This here is a big ol' mama brag. Deal with it.
My youngest child is my sweetest treasure in life. I thank God every day that He lets me spend time with this amazing kid.
Last weekend Nine wanted to work on a big science project that his teacher assigned, but I was too sick to help him. I told him to wait until this weekend and I'd feel well enough to help him. Instead, he took out his Legos and built an entire rain forest ecosystem all on his own--complete with a well-thought-out food chain and all of the required components on the teacher's rubric. He had the flow of energy in the food chain, the living and non-living items, all of it.
By. Him. Self. This kid rocks.
Of course, it didn't look at all the way I would have done it, which is even more awesome. See, I would've taken the easy way out. I would've gone to Michael's and bought the little plastic animals, stuck them in a box, and called it finished. My kid not only did the whole thing himself, but he did it on the cheap too, which is even more fantastic. He used his imagination to make each animal and plant out of Legos. It's true, some of them aren't recognizable as the animal they're supposed to represent, but that's what the labels are for, right?
This weekend I found him a shoebox and, because I felt a little mommy guilt about not helping him at all, I painted some trees on the box for him while he played football outside with his dad and brother. Then he sat at the computer with me and I taught him how to use SmartArt to insert pictures to make a chart which shows the flow of energy through the food chain. Whenever his older brother has a project, I end up doing so much of it for him because he loses his spine, gets all whiney, and practically slides out of his chair onto the floor in a heap of helplessness. Not so with Baby Brewer. After showing him ONCE how to find, save, and insert a picture, he did the rest of them himself. He figured out how to type the text to go with each animal all by himself. When he couldn't spell a word, he looked in the rain forest book he'd checked out from the school library and looked it up himself. Yes, that's right. Not only did he take the initiative to get his own research materials at the library, he actually remembered to bring it home. SO not what I'm used to with Kid #1.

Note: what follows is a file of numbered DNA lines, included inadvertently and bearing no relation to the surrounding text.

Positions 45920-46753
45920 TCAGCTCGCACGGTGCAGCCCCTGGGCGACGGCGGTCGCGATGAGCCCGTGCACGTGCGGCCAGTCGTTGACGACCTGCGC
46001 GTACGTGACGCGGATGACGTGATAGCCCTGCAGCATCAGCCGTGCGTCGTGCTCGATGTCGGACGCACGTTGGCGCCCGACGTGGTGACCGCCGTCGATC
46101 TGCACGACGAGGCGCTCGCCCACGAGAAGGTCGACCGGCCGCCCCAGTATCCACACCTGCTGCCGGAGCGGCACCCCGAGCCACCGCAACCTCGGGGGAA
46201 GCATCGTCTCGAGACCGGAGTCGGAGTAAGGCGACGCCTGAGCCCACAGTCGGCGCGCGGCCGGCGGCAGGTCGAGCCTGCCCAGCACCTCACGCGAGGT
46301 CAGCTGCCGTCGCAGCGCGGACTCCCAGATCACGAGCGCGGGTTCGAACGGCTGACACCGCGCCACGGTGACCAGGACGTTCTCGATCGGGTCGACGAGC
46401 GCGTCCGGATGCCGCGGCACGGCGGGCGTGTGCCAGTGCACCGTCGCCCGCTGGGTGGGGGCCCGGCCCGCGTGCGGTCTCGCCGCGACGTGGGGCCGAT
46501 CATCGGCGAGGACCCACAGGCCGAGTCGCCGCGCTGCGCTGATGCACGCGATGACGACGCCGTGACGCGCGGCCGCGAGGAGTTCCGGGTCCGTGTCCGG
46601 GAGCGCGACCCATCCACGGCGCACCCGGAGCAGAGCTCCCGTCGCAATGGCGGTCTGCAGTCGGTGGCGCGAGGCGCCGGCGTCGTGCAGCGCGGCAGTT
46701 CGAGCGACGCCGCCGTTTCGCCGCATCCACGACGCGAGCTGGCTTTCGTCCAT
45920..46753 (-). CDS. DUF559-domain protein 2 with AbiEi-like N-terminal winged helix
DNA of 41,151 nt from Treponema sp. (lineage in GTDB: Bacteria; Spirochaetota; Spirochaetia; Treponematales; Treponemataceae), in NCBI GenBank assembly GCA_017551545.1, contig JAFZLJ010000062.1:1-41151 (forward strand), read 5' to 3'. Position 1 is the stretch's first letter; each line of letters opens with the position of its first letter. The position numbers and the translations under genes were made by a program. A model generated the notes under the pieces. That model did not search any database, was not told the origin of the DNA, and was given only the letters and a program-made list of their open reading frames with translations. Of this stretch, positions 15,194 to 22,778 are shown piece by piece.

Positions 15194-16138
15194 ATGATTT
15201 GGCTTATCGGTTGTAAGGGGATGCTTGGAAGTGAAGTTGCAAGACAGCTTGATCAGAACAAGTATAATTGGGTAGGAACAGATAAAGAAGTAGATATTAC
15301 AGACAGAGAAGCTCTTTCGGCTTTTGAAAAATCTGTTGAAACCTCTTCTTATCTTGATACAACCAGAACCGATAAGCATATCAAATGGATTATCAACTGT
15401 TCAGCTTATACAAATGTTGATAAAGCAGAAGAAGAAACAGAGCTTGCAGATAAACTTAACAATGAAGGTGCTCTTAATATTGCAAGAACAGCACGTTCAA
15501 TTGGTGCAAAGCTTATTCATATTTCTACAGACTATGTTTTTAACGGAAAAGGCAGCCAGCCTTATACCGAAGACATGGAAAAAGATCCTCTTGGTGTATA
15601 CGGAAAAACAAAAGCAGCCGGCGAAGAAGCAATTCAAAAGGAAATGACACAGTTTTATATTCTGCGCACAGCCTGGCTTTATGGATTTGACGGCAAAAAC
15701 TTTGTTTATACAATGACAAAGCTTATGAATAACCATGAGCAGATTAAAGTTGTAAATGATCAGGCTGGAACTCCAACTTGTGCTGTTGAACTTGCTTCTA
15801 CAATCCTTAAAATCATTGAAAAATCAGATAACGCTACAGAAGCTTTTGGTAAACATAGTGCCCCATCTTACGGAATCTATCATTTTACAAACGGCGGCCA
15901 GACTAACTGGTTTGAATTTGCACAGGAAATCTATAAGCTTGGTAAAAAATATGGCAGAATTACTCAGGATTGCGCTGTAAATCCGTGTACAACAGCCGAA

Digression: Now, don't get me wrong. Kid #1 is brilliant. He's certified gifted, extremely intelligent, freaky-brained in math, and he makes straight As without really ever trying. That's the problem, I think. He's never really had to work for his grades. He tends toward laziness and gets by with very little effort. Kid #2 works hard every day to earn his good grades and he has a great work ethic.
Back to Kid #2: Then he said, "Hey, wouldn't it be cool to have the scientific name for all these things?" So, naturally, he had to Google the scientific name for every organism in the whole diorama. He was only required to have about 8 labels, but he included 20 of them. He even labeled the parts of the rain forest because he'd just seen a BrainPop movie about that at school.
I tell you, it is so much fun to do projects with him because a) he loves them, b) he actually does them himself, cheerfully, 3) he gets that the whole point of the project is to learn something and he always does, 4) he always wants to do more than the basic required components, 5) he doesn't whine, act lazy, or try to get me to do everything for him because it would be faster. In fact, it took quite a while for him to type in all the labels for the project, but he never gave up or complained. I sat on my hands whenever I was tempted to take over, even though it would have been much faster for me to type it for him.
I love this kid. Oh, and here's the final project:
You can't really see all of it because of the sun's glare. But my camera's flash won't work, so we had to take a picture outside. (For those of you keeping score at home, this is the second camera whose flash I've killed in two years. That's gotta be some kind of record.)
And here's the proud creator himself:
The kid is my hero.